The other day as I stood in the snow waiting for the post office to open this woman who was probably in her late 50s approached me on the street and asked me for money. I’ve learned quickly over here to almost never, with few exceptions, give money to people. As in the United States or anywhere else, one can never be sure what a person’s real motives are. Most want to buy drugs, alcohol or cigarettes. But, indeed, there are people really and truly in need, so what does one do?
Normally I ask the person what they need the money for and then, if it’s reasonable, offer to go buy it for them. Normally, those with genuine needs readily accept this, while those looking for other things quickly reject me. I’ll never forget the shock on a man’s face recently when he chased after me asking me for money for bread. I just so happened to have bought a loaf and quickly pulled it out of my bag and gave it to him. He hesitantly thanked me, but I could tell the last thing he expected me to do was whip out a loaf of bread and hand it to him. Boy did I ruin his day.
This lady who approached me, however, seemed quite different. She was very obviously not drunk, and seemed to be in her right mind. Judging from her age she was probably already considered a pensionerka, a woman who is already receiving a government pension. In 2009 the average pension was 5000 rubles per month, about $165. This year it was raised to an average of 8000 rubles per month, about $265. Though most pensioners already own their property and don’t pay rent, they still pay bills which can easily run $40 per month, and buy a transportation card that works on basically all the public transport systems. This also runs about $40. According to the new pension rate, this leaves about $185 a month to live on, and food over here isn’t cheap.
When she told me she needed money, I asked my normal question, “What do you need to buy?” She told me the name of a medicine that is pretty standard over here for aches and pains. I asked her how much it cost and she said “18 rubles,” about $.60. By this time I was starting to get the sense that she was not in this for the money. But all the same I tried to stay cautious. A pack of cigarettes over here can be purchased for as little as 12 rubles in some places. I told her that I almost never give money to people, but I’d be happy to buy her medicine for her. Right there by the post office was an apteka, a pharmacy. We walked in together, I discretely handed her a 50 ruble bill and waited back a bit. I watched as she bought exactly what she said she needed to buy and walked back to me to give me the change. By this time I could tell she was genuine. It was the end of the month and the little money she received from her pension had been used up. She was broke until March 1.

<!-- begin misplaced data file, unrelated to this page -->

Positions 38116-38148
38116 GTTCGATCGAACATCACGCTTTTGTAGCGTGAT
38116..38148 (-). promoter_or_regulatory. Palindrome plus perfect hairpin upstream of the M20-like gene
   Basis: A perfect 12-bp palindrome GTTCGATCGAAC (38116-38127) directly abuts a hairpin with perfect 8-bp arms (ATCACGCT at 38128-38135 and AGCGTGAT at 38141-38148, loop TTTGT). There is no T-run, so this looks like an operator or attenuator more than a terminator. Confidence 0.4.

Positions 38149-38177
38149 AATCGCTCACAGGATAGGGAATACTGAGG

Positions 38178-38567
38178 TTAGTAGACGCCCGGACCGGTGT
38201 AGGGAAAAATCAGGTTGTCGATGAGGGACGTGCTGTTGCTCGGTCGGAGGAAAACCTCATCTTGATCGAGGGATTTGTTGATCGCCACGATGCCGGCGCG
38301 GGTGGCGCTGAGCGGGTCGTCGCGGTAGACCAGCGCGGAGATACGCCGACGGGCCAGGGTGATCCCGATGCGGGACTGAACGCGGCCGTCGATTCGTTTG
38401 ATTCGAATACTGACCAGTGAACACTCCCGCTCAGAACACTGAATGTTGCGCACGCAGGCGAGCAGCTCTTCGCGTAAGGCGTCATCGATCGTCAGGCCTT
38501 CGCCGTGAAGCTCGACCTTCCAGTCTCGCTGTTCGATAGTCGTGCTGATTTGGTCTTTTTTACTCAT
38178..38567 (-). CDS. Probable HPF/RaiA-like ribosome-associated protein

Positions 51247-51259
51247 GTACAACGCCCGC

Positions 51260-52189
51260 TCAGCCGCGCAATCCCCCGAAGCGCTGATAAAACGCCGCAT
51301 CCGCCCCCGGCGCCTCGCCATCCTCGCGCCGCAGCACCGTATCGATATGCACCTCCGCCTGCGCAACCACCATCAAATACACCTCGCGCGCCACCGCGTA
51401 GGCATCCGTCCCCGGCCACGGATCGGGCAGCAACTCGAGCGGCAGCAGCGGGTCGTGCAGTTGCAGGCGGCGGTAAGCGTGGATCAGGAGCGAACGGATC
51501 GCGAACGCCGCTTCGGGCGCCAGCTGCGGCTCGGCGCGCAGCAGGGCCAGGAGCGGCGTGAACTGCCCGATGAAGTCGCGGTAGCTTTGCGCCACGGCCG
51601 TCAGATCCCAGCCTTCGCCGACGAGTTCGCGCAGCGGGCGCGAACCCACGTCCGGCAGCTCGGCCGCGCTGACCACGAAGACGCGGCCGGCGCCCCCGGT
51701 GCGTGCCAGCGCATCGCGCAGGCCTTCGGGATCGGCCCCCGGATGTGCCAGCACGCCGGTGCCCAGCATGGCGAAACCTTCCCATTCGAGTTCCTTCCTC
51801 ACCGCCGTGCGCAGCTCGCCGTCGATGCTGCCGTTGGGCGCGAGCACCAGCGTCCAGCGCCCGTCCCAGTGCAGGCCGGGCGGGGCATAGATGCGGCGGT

I told her to keep the change and then broke my “rule” by giving her 100 rubles. She thanked me profoundly as if I had handed her 100 dollars. Not wanting to miss an opportunity I asked her her name. “Lidia” she said. I asked her if she believed in God. She said yes, and then looked at me and asked, “Are you a Jehovah’s Witness.” I smiled and immediately answered “absolutely not!” She seemed relieved. I went on to ask her if she had ever read the Bible, to which she said that she had. I took just a few minutes simply explained the gospel of Jesus Christ to her. She listened someone tentatively but politely, and then thanked me.
I don’t know if I’ll ever see her again or not. These kinds of encounters are so brief, and, perhaps by our human perceptions, don’t accomplish much. But I believe in the power of the gospel and I believe in the power of the Holy Spirit to work in hearts. Bibles are readily available in Russia these days, and it is my hope that she will read the word and that God will work in her heart.